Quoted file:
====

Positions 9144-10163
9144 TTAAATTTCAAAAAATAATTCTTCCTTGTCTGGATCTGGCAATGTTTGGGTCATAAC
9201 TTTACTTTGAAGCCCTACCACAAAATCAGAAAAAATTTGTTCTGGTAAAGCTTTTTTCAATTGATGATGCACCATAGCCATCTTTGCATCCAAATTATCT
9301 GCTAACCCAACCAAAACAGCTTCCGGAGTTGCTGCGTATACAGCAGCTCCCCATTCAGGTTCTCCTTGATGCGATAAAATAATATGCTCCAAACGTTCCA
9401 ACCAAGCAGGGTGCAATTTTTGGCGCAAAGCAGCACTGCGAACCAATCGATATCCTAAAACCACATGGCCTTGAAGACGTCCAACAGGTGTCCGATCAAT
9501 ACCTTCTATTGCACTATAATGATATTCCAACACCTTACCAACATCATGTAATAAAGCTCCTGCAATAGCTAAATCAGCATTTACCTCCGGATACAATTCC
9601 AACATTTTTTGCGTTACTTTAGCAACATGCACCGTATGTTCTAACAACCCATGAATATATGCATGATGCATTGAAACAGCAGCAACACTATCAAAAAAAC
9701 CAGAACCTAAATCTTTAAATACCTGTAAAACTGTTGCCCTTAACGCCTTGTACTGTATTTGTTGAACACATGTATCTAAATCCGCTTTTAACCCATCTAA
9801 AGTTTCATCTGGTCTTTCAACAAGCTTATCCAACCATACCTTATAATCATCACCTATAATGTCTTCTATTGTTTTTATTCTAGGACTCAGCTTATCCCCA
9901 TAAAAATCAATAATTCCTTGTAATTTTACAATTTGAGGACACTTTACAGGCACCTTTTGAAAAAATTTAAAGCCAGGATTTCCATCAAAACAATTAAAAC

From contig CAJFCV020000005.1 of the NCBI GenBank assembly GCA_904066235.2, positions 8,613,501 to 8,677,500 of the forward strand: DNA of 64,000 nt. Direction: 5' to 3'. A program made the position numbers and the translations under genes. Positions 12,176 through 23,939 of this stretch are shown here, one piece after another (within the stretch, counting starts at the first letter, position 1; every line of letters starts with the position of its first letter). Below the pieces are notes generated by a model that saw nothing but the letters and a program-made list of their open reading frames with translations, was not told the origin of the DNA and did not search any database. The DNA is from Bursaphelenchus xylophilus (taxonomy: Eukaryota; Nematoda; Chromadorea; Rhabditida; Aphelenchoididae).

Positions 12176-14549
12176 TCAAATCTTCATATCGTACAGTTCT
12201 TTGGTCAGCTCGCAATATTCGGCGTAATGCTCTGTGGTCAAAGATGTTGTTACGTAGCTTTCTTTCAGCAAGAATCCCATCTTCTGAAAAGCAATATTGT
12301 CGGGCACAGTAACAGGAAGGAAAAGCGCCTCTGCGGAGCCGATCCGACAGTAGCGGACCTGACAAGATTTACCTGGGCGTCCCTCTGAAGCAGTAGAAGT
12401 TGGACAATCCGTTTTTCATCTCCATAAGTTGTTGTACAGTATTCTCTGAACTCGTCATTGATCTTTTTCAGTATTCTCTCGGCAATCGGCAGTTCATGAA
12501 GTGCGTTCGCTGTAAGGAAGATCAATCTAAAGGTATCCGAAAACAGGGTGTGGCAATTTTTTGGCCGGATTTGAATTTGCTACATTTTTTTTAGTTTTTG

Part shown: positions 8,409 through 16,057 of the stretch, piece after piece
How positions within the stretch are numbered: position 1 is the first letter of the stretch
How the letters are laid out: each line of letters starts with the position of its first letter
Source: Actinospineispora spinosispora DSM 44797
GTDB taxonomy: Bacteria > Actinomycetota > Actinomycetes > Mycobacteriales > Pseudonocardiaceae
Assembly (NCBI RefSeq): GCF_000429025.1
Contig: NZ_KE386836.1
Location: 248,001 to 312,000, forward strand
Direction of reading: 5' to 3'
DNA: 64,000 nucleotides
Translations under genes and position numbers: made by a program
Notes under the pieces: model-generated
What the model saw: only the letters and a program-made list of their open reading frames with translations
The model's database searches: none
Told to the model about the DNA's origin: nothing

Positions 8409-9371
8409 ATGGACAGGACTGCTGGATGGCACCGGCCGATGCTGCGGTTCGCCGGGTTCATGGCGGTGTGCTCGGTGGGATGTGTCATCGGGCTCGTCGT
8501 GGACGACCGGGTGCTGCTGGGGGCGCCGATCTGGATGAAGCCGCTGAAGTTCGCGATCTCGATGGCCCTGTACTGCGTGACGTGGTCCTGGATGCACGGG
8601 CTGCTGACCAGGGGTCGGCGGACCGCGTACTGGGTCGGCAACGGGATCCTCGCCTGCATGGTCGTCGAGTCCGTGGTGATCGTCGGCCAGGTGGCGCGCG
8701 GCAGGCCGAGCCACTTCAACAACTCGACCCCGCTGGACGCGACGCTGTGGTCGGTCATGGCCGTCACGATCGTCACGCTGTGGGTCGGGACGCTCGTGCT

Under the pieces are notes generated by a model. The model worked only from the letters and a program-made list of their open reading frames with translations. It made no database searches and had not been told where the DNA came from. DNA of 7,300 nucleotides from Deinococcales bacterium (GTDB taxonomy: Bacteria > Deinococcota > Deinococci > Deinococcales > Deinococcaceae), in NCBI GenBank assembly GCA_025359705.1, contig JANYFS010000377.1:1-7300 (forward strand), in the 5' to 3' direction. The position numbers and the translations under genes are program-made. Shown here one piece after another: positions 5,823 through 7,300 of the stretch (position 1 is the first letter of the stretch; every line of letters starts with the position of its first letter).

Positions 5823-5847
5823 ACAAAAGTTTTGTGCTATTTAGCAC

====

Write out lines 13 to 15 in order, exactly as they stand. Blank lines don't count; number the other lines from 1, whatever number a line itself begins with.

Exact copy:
12176 TCAAATCTTCATATCGTACAGTTCT
12201 TTGGTCAGCTCGCAATATTCGGCGTAATGCTCTGTGGTCAAAGATGTTGTTACGTAGCTTTCTTTCAGCAAGAATCCCATCTTCTGAAAAGCAATATTGT
12301 CGGGCACAGTAACAGGAAGGAAAAGCGCCTCTGCGGAGCCGATCCGACAGTAGCGGACCTGACAAGATTTACCTGGGCGTCCCTCTGAAGCAGTAGAAGT